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Discussion papers | Copyright
© Author(s) 2017. This work is distributed under
the Creative Commons Attribution 4.0 License.

Research article 01 Nov 2017

Research article | 01 Nov 2017

Review status
This discussion paper is a preprint. A revision of the manuscript is under review for the journal Hydrology and Earth System Sciences (HESS).

Projection of future glacier and runoff change in Himalayan headwater Beas basin by using a coupled glacier and hydrological model

Lu Li1, Yukun Hou3, Chong-Yu Xu2, Hua Chen3, and Sharad K. Jain4 Lu Li et al.
  • 1Uni Research Climate, Bjerknes Centre for Climate Research, Jahnebakken 5, 5007 Bergen
  • 2Department of Geosciences, University of Oslo, Norway
  • 3Wuhan University, Wuhan, China
  • 4National Institute of Hydrology, Roorkee, India

Abstract. The Himalayan Mountains are the source region of one of the world's largest supplies of freshwater. The changes in glacier melt may lead to droughts as well as extreme rains and floods in the Himalaya basins, which are vulnerable to the hydrological impacts. This study used a glacio-hydrological model: Glacier and Snow Melt – WASMOD model (GSM-WASMOD) for the hydrological projections under 21st century climate change by two RCMs under two Representative Concentration Pathways (RCP4.5 and RCP 8.5) in order to assess the future water change at the Himalayan Beas basin. In addition, the glacier extent loss of the 21st Century from eight GCMs was also investigated as part of the glacio-hydrological modelling as an ensemble simulation.

The glacio-hydrological modeling shows that at present, the annual glacier imbalance accounts for about 14% of the total runoff in this area. Under Climate change impact, the temperature will increase 0.95°C (RCP4.5) and 1.67°C (RCP8.5) for the early future (2046–2055), and increase 1.53°C (RCP4.5) and 3.4°C (RCP8.5) for the late future (2090–2099). The glacier area loss is about 47% (RCP4.5) and 49% (RCP8.5) for the early future and 73% (RCP4.5) and 80% (RCP8.5) for the late future. This will result in a decrease in river runoff in general for all the scenarios. The heaviest decrease of Beas river runoff can be observed in August under RCP4.5 and in May under the RCP8.5 for both the near future and far future. This maximum decrease of river runoff also has the largest spread. Furthermore, a high resolution WRF precipitation suggested a much heavier winter precipitation over high altitude area in the Himalaya Beas river basin. The study helps to understand the hydrological impacts of climate change in North India and make a contribution to stakeholders and policy makers with respect to the future of water resources in North India.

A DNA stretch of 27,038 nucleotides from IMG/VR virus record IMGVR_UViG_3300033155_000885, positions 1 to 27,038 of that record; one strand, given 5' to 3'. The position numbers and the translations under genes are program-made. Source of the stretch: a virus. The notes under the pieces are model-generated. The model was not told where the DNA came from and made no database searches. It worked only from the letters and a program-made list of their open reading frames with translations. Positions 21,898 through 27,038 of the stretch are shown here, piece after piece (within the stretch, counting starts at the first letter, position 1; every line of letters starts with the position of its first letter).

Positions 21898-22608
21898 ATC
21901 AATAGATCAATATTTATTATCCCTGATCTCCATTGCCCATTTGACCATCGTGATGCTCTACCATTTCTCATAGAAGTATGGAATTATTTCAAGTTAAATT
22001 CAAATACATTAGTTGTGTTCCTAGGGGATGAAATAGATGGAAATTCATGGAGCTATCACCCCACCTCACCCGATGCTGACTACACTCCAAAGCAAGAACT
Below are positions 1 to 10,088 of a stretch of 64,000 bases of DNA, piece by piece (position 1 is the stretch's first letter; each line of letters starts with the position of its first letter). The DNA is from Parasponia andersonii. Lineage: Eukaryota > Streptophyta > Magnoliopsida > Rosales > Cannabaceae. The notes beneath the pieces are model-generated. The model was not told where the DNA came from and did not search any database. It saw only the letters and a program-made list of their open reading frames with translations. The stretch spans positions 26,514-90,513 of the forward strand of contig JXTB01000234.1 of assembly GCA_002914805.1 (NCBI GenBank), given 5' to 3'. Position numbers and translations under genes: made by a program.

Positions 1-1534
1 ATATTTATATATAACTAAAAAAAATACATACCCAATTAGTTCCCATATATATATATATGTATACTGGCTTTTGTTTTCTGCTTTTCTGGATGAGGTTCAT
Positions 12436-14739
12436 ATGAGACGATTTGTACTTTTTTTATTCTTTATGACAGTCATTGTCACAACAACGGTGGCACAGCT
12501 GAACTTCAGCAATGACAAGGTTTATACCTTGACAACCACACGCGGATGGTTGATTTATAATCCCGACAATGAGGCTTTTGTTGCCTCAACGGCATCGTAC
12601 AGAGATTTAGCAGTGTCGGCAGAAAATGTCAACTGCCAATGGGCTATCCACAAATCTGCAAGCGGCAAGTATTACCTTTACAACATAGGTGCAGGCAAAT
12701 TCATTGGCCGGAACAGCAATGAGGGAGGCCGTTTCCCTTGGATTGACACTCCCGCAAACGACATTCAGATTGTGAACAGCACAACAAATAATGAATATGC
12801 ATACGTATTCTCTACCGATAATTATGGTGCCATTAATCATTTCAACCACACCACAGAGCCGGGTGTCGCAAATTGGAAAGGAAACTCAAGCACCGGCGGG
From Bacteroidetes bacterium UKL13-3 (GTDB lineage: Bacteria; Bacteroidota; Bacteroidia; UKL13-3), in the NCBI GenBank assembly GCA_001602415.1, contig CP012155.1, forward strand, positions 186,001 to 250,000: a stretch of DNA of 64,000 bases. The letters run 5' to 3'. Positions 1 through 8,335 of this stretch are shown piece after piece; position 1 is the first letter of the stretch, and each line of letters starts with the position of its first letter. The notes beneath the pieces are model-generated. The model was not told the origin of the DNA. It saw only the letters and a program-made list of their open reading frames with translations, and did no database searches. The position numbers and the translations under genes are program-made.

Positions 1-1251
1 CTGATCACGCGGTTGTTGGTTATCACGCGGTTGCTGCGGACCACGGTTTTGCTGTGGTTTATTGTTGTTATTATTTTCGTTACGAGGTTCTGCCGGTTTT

Lu Li et al.
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Status: final response (author comments only)
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Lu Li et al.
Lu Li et al.
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Short summary
The study used a coupled glacio-hydrological model for the hydrological projections of a Himalayan headwater Beas basin under 21st century climate change. The results show that glacier loss will result in a significant decrease in river runoff at pre-monsoon and monsoon period. A high-resolution precipitation from Weather Research Forecasting model suggests a much higher winter precipitation over high altitude area, which is perhaps more representative of the precipitation in the study area.
The study used a coupled glacio-hydrological model for the hydrological projections of a...